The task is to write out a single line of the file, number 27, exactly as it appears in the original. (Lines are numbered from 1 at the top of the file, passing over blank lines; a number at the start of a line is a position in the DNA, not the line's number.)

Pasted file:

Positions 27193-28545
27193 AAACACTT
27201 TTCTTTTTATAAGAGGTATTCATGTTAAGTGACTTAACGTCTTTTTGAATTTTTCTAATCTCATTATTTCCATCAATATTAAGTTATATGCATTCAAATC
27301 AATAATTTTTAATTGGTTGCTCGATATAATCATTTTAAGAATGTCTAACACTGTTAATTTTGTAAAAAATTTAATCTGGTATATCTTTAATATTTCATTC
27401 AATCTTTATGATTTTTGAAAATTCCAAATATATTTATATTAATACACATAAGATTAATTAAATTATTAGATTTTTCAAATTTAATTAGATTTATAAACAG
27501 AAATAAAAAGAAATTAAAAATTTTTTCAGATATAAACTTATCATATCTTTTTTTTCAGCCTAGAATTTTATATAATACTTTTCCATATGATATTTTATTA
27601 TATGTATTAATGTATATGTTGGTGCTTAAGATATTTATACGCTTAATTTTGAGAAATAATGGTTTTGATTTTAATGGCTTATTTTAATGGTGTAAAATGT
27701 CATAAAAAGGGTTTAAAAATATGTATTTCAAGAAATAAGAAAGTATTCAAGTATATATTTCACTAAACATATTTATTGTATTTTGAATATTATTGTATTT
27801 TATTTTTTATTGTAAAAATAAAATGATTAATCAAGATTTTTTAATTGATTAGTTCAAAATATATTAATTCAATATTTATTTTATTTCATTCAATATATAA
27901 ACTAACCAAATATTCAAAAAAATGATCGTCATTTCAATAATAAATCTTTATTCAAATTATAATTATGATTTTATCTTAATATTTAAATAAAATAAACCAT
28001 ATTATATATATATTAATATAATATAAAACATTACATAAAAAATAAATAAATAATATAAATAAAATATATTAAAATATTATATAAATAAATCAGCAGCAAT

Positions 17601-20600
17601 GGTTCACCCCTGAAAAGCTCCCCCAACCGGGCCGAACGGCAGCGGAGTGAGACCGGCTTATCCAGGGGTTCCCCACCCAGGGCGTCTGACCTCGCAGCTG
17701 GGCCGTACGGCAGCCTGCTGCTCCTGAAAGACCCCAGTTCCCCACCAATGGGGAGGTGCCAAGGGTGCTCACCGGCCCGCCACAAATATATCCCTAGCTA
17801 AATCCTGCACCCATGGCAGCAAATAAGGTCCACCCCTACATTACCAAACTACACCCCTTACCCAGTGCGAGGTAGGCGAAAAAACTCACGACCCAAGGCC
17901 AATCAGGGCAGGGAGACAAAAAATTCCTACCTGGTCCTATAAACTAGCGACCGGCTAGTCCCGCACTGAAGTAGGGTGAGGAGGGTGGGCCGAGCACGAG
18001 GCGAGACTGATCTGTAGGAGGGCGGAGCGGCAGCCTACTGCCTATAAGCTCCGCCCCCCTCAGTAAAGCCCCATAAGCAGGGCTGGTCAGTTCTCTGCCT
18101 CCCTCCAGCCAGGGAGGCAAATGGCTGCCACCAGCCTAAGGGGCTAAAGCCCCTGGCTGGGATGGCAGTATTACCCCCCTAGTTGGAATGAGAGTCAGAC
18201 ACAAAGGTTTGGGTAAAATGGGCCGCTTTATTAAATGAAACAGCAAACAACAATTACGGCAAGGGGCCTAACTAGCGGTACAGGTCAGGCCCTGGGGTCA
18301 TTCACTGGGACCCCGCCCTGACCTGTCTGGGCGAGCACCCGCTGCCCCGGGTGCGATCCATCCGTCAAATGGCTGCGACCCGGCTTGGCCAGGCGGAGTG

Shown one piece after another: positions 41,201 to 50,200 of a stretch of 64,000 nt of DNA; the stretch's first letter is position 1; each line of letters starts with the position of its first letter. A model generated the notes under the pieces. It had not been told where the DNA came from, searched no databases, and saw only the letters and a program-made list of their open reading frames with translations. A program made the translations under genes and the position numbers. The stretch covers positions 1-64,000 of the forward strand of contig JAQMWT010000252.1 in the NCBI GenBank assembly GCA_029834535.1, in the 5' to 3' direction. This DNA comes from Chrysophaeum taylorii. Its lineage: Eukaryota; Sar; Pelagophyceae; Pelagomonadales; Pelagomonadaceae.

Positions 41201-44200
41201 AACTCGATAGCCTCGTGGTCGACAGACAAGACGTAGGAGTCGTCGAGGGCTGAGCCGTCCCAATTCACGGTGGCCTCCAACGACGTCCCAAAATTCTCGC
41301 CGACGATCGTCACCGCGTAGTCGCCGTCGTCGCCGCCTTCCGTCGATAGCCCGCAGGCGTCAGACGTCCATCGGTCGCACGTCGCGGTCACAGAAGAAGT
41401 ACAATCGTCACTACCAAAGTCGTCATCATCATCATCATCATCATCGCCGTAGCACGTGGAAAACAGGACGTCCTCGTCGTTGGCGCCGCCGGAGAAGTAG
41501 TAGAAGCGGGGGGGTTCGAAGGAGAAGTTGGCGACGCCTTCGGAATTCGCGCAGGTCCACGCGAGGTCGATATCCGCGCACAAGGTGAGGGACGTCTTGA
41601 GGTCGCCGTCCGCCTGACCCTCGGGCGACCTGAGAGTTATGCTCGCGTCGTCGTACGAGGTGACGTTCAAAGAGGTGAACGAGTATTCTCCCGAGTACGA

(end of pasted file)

41601 GGTCGCCGTCCGCCTGACCCTCGGGCGACCTGAGAGTTATGCTCGCGTCGTCGTACGAGGTGACGTTCAAAGAGGTGAACGAGTATTCTCCCGAGTACGA